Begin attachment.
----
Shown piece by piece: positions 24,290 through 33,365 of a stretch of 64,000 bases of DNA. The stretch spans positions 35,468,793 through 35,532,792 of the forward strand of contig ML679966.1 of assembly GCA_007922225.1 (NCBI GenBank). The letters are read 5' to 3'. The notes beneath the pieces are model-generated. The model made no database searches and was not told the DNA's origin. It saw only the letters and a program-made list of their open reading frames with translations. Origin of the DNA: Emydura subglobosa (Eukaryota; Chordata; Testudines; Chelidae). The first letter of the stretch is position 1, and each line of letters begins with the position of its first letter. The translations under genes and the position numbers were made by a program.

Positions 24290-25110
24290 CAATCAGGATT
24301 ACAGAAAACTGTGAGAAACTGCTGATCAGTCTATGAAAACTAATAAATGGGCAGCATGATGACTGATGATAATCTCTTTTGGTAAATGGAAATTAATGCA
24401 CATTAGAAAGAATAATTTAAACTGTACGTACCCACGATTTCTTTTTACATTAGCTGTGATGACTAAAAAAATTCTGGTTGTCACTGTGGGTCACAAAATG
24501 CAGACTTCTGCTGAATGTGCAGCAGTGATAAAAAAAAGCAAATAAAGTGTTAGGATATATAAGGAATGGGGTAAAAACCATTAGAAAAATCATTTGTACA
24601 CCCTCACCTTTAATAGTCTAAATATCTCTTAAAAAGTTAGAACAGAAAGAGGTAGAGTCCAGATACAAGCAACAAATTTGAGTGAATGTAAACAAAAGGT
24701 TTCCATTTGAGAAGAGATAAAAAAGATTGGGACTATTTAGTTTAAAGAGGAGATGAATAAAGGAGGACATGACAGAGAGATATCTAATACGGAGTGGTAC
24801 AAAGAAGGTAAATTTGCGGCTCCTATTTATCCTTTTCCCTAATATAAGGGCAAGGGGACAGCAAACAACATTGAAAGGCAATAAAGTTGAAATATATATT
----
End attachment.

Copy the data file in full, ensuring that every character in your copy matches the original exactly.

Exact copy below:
Shown piece by piece: positions 24,290 through 33,365 of a stretch of 64,000 bases of DNA. The stretch spans positions 35,468,793 through 35,532,792 of the forward strand of contig ML679966.1 of assembly GCA_007922225.1 (NCBI GenBank). The letters are read 5' to 3'. The notes beneath the pieces are model-generated. The model made no database searches and was not told the DNA's origin. It saw only the letters and a program-made list of their open reading frames with translations. Origin of the DNA: Emydura subglobosa (Eukaryota; Chordata; Testudines; Chelidae). The first letter of the stretch is position 1, and each line of letters begins with the position of its first letter. The translations under genes and the position numbers were made by a program.

Positions 24290-25110
24290 CAATCAGGATT
24301 ACAGAAAACTGTGAGAAACTGCTGATCAGTCTATGAAAACTAATAAATGGGCAGCATGATGACTGATGATAATCTCTTTTGGTAAATGGAAATTAATGCA
24401 CATTAGAAAGAATAATTTAAACTGTACGTACCCACGATTTCTTTTTACATTAGCTGTGATGACTAAAAAAATTCTGGTTGTCACTGTGGGTCACAAAATG
24501 CAGACTTCTGCTGAATGTGCAGCAGTGATAAAAAAAAGCAAATAAAGTGTTAGGATATATAAGGAATGGGGTAAAAACCATTAGAAAAATCATTTGTACA
24601 CCCTCACCTTTAATAGTCTAAATATCTCTTAAAAAGTTAGAACAGAAAGAGGTAGAGTCCAGATACAAGCAACAAATTTGAGTGAATGTAAACAAAAGGT
24701 TTCCATTTGAGAAGAGATAAAAAAGATTGGGACTATTTAGTTTAAAGAGGAGATGAATAAAGGAGGACATGACAGAGAGATATCTAATACGGAGTGGTAC
24801 AAAGAAGGTAAATTTGCGGCTCCTATTTATCCTTTTCCCTAATATAAGGGCAAGGGGACAGCAAACAACATTGAAAGGCAATAAAGTTGAAATATATATT